Cardiss Collins (D-IL), 1973-97

Cardiss Collins

Cardiss Collins

With the sudden death of her husband, Representative George Collins, in 1972, Cardiss Collins chose to continue his legacy and fill his vacant seat. Despite having no political experience, Collins was elected by Chicago voters and would go on to serve 12 consecutive terms in Congress, becoming one of the longest-serving minority members in its history.

Being loyal to the local politics of her city, Collins focused on housing and economic development for Chicago’s low-income families and worked on similar legislation on the national level. In 1979, she became the Congressional Black Caucus’ second chairwoman, which enhanced her stature in the House.

Other issues Collins promoted were affirmative action programs, including the Airport and Airway Safety, Capacity and Expansion Act of 1987, which pushed for women and minority-run businesses in the industry. In 1993 she introduced the Equality in Athletic Disclosure Act, which encouraged gender equity in collegiate sports and, as an advocate for women’s health, co-sponsored the Universal Health Care Act and the Health Security Act that same year. She also introduced a bill that would designate October as National Breast Cancer Awareness Month.

Katie Hall (D-IN), 1982-85

Katie Hall

Katie Hall

Katie Hall didn’t anticipate becoming the first black female from Indiana to serve in the U.S. House of Representatives, but with the sudden death of Indiana Democratic Representative Adam Benjamin, Jr. in 1982, she became the choice pick to fill his vacant seat and won.

Hall focused on labor, education and women’s issues, but her most memorable legislative mark was becoming chairwoman of the Post Office and Civil Service Subcommittee on Census and Population. It was there that she introduced a bill to make Martin Luther King Jr.’s birthday a national holiday. After much negotiation and persistence, she convinced the majority of her fellow House members to pass the bill (338 to 90), and on November 2, 1983, President Reagan signed it into law.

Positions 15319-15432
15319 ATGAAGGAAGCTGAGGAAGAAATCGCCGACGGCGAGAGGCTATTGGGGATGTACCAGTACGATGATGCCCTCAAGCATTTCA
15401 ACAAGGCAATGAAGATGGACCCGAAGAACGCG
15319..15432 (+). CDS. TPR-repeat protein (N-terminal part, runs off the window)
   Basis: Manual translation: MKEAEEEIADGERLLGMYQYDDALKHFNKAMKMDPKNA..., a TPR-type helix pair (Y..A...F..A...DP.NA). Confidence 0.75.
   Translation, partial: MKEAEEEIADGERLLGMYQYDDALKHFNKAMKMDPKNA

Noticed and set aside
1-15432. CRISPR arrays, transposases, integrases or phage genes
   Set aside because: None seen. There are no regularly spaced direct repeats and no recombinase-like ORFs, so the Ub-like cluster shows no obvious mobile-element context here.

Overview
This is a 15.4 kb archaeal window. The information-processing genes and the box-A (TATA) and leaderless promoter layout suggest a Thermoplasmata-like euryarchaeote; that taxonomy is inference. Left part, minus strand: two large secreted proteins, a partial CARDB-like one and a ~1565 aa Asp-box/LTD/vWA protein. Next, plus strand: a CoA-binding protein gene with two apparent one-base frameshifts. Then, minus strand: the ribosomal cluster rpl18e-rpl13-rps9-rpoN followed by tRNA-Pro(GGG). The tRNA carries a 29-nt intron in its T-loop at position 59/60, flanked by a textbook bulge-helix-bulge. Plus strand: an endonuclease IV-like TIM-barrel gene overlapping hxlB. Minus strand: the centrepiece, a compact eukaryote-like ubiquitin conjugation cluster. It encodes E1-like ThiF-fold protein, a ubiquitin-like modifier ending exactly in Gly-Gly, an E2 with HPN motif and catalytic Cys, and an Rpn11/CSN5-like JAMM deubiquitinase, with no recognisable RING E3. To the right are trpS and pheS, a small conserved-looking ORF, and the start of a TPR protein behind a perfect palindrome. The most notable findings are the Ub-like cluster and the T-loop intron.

After Hall failed to win her re-election bid in 1984, she stayed active in Indiana politics, serving on Gary’s housing board and becoming city clerk. In 2003, she was charged with federal mail fraud, to which she plead guilty.

Barbara-Rose Collins (D-MI), 1991-97

Barbara-Rose Collins

Barbara-Rose Collins

Single mother Barbara-Rose Collins rose up the ranks of Detroit politics, becoming a champion for the city’s poorest neighborhoods. When she entered Congress in 1991, she focused and fought hard on several local issues: advocating for minorities, providing economic assistance to the poor and promoting the preservation of black families.

In addition to her House duties, Collins also became a member of the Congressional Black Caucus and the Congressional Women’s Caucus and was the Majority Whip At-Large (1993-94). While she eventually approved the final version of the North American Free Trade Agreement (NAFTA), Collins vehemently opposed President Clinton’s crime bill, stating it would disproportionately affect minorities in a negative way.

In 1995, Collins supported the Million Man March, which was a rally for black men to be responsible fathers and partners. And although she believed in taking care of Americans first, she passionately opposed the national policy that made it difficult for Haitian refugees to seek asylum and even got arrested while protesting at the White House. In 1996, federal authorities investigated her for alleged abuse of scholarship and campaign funds, which led to the end of her career as a representative. Still, she remained politically active back home, earning a position on Detroit’s city council.

Eva M. Clayton (D-NC), 1992-2003

Eva M. Clayton

Eva M. Clayton

As the first black Congresswoman representing the state of North Carolina — she was also the state’s second black representative since 1901 — Eva M. Clayton built her political career on helping protect her rural district’s agricultural interests, as well as providing federal aid to disadvantaged black communities.

Because many of her constituents were poor tobacco farmers, Clayton, who would eventually become a ranking Democratic member on the Agriculture Committee’s Operations, Oversight, Nutrition, and Forestry Subcommittee, supported the extension of tobacco subsidies. She also successfully protected affordable housing under the Agriculture Department’s Section 515 program. Clayton secured billions of dollars in relief aid when Hurricane Floyd damaged North Carolina in 1999, helped organize a campaign to encourage African Americans to become homeowners and was a key opponent against the GOP’s attempt at cutting federal aid for summer job programs for youth.